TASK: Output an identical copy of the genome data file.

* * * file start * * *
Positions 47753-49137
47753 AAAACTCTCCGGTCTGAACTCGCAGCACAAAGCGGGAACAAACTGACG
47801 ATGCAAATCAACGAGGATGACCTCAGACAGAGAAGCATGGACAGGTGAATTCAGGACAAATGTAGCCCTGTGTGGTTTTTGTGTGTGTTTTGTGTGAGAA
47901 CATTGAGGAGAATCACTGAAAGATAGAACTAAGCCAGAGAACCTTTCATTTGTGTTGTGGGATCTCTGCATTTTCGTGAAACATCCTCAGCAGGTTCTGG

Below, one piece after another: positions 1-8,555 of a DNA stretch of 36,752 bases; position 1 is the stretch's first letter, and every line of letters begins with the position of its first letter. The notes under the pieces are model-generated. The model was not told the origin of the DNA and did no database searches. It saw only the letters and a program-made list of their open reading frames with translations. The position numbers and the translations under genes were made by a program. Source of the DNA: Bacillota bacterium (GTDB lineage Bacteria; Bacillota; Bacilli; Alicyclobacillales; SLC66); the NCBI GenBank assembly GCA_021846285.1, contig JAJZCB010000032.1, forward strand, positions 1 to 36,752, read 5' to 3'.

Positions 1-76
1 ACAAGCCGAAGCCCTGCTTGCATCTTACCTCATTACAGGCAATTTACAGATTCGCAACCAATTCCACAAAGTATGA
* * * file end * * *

Positions 47753-49137
47753 AAAACTCTCCGGTCTGAACTCGCAGCACAAAGCGGGAACAAACTGACG
47801 ATGCAAATCAACGAGGATGACCTCAGACAGAGAAGCATGGACAGGTGAATTCAGGACAAATGTAGCCCTGTGTGGTTTTTGTGTGTGTTTTGTGTGAGAA
47901 CATTGAGGAGAATCACTGAAAGATAGAACTAAGCCAGAGAACCTTTCATTTGTGTTGTGGGATCTCTGCATTTTCGTGAAACATCCTCAGCAGGTTCTGG

Below, one piece after another: positions 1-8,555 of a DNA stretch of 36,752 bases; position 1 is the stretch's first letter, and every line of letters begins with the position of its first letter. The notes under the pieces are model-generated. The model was not told the origin of the DNA and did no database searches. It saw only the letters and a program-made list of their open reading frames with translations. The position numbers and the translations under genes were made by a program. Source of the DNA: Bacillota bacterium (GTDB lineage Bacteria; Bacillota; Bacilli; Alicyclobacillales; SLC66); the NCBI GenBank assembly GCA_021846285.1, contig JAJZCB010000032.1, forward strand, positions 1 to 36,752, read 5' to 3'.

Positions 1-76
1 ACAAGCCGAAGCCCTGCTTGCATCTTACCTCATTACAGGCAATTTACAGATTCGCAACCAATTCCACAAAGTATGA